NEW WORLD SYMPHONY
MACMILLAN/ DEAN/ GRUBER
FROM GOTHIC HUMOR TO THE POETRY OF GRIEF
By Lawrence Budmen
Although too late for Halloween, HK Gruber brought his Frankenstein to Miami Beach’s Lincoln Theater on Saturday. Gruber’ s brash theatrical concoction was the piece de resistance on the New World Symphony’s Sounds of the Times concert with the Austrian composer multitasking as conductor, chansonier, and host.
Set to poems by H.C. Artmann, Frankenstein introduces such disparate characters as Superman, Batman and Robin, John Wayne, Goldfinger and James Bond. Artmann’s poems are incredibly scary and definitely not for children.
Gruber’s wickedly funny musical palette stretches from Vienesse court dances to a satirical quotation from Stravinsky’s Petrouchka and a trombone solo in the big band manner of Tommy Dorsey. The less than subtle orchestration employs such children’s instruments as toy piano and kazoo, enhancing the piece’s gothic humor.
Part Dudley Moore, part Peter Schickele (aka PDQ Bach), Gruber is a compelling theatrical personality. He does not really sing the narration but speaks in rhythms and musical pitches. His wry, frequently over the top delivery was uniquely endearing and the New World players offered a raucous, invigorating accompaniment to his “pan-demonium.”
Gruber also proved to be an impressive conductor of complex contemporary scores. He vividly conveyed the emotional extremes of Tryst by Scottish composer James MacMillan. Dedicated to the composer’s maternal grandmother who died the year of its composition (1989), Tryst celebrates the joy of life and the agony of grief.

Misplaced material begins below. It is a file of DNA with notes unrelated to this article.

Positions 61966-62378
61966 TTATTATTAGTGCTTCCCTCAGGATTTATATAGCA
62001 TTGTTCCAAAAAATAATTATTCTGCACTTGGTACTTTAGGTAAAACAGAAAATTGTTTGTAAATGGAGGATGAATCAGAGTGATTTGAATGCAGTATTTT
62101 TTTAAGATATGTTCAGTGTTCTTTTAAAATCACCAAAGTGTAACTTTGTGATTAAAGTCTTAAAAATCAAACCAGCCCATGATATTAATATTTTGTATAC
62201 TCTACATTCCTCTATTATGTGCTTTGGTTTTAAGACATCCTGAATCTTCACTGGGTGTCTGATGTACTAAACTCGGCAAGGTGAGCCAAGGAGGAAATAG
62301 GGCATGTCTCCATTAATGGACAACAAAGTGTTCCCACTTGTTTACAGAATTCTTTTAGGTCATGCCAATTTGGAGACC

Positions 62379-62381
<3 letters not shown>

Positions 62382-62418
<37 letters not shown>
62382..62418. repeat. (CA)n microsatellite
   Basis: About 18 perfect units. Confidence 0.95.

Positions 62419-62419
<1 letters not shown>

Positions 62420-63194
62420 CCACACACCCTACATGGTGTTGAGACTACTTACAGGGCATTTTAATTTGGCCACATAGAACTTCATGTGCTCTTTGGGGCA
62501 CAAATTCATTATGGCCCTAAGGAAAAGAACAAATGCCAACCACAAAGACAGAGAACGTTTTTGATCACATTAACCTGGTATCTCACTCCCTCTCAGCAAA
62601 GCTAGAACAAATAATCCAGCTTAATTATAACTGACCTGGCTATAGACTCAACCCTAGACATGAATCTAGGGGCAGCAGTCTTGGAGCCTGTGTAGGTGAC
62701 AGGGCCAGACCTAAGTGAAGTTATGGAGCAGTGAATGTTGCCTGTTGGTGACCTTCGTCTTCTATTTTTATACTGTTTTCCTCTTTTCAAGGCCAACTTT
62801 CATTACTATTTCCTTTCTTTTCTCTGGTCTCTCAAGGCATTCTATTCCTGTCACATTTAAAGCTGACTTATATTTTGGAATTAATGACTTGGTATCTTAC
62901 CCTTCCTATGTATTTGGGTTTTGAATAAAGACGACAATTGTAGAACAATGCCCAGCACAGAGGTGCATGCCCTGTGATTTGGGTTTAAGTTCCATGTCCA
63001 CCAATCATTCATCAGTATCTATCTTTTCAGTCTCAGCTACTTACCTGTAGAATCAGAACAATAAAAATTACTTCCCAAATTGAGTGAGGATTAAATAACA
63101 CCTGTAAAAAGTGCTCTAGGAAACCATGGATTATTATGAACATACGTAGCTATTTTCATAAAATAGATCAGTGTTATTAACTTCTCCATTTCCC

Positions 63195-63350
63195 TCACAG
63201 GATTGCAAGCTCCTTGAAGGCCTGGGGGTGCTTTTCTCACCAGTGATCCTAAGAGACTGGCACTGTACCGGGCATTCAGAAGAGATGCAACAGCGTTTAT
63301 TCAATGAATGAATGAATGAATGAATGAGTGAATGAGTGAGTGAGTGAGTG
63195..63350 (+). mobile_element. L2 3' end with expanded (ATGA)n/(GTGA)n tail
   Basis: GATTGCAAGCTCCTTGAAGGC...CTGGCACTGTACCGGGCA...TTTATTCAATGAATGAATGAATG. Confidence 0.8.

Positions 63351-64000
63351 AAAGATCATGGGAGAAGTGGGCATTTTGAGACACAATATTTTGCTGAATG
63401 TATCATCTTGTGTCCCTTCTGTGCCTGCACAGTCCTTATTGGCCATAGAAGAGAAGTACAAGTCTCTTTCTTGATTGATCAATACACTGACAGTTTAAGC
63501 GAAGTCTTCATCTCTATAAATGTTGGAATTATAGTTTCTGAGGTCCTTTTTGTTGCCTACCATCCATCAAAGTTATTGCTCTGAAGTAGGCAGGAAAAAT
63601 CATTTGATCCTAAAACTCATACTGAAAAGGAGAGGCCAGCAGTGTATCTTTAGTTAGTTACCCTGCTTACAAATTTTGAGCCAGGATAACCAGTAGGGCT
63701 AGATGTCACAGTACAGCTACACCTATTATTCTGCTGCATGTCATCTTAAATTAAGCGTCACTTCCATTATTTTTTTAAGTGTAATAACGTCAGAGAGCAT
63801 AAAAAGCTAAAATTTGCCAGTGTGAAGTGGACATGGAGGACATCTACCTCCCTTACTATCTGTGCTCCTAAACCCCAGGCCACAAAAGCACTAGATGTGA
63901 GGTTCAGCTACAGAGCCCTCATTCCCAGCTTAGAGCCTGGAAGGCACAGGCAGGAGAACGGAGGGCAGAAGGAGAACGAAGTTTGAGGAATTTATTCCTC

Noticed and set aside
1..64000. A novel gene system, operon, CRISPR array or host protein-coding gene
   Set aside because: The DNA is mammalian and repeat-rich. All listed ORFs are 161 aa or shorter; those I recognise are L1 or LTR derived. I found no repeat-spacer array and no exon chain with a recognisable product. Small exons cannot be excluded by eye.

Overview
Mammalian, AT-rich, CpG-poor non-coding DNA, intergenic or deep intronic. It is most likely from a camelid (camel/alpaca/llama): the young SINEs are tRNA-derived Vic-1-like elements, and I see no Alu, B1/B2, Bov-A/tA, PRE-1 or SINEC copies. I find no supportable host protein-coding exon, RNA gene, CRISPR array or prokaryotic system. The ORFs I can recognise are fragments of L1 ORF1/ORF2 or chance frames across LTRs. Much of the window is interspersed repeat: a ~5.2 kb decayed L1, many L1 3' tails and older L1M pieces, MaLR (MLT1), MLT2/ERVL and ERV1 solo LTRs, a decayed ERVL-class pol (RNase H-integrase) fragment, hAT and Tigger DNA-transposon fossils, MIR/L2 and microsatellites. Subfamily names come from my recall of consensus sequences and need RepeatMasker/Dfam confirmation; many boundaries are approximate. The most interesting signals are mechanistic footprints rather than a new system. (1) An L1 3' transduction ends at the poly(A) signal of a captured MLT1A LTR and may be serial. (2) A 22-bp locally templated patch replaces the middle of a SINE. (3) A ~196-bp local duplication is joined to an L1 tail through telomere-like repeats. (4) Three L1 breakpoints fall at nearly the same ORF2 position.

MacMillan’s piece displays an arresting command of instrumental color, layered textures, and incisive rhythm, recalling the orchestral works of Bartok and Janacek. But Tryst is a powerful gripping work by a distinctive creative voice, with deep roots in the composer’s Scottish heritage.
In the deeply poetic central movement, a shimmer of chimes blends with violas to create haunting melismas. T he vivacious outer sections combine neo-classicism with John Adams’s brand of repetitive minimalism. The darkly burnished sound and riveting musicality of the violas were potently communicative in MacMillan’s dizzying soundscape.
Despite some lovely orchestral coloration, Pastoral Symphony by Australian composer Brett Dean was disappointing. Dean utilizes a sampler with recordings of actual Australian birdsong. In the score’ s opening section, the bird sounds combine with winds and strings to create a hypnotic stasis worthy of Messiaen. As violent orchestral outbursts ring forth, the music reverts to mere note spinning and fails to sustain a coherent musical discourse.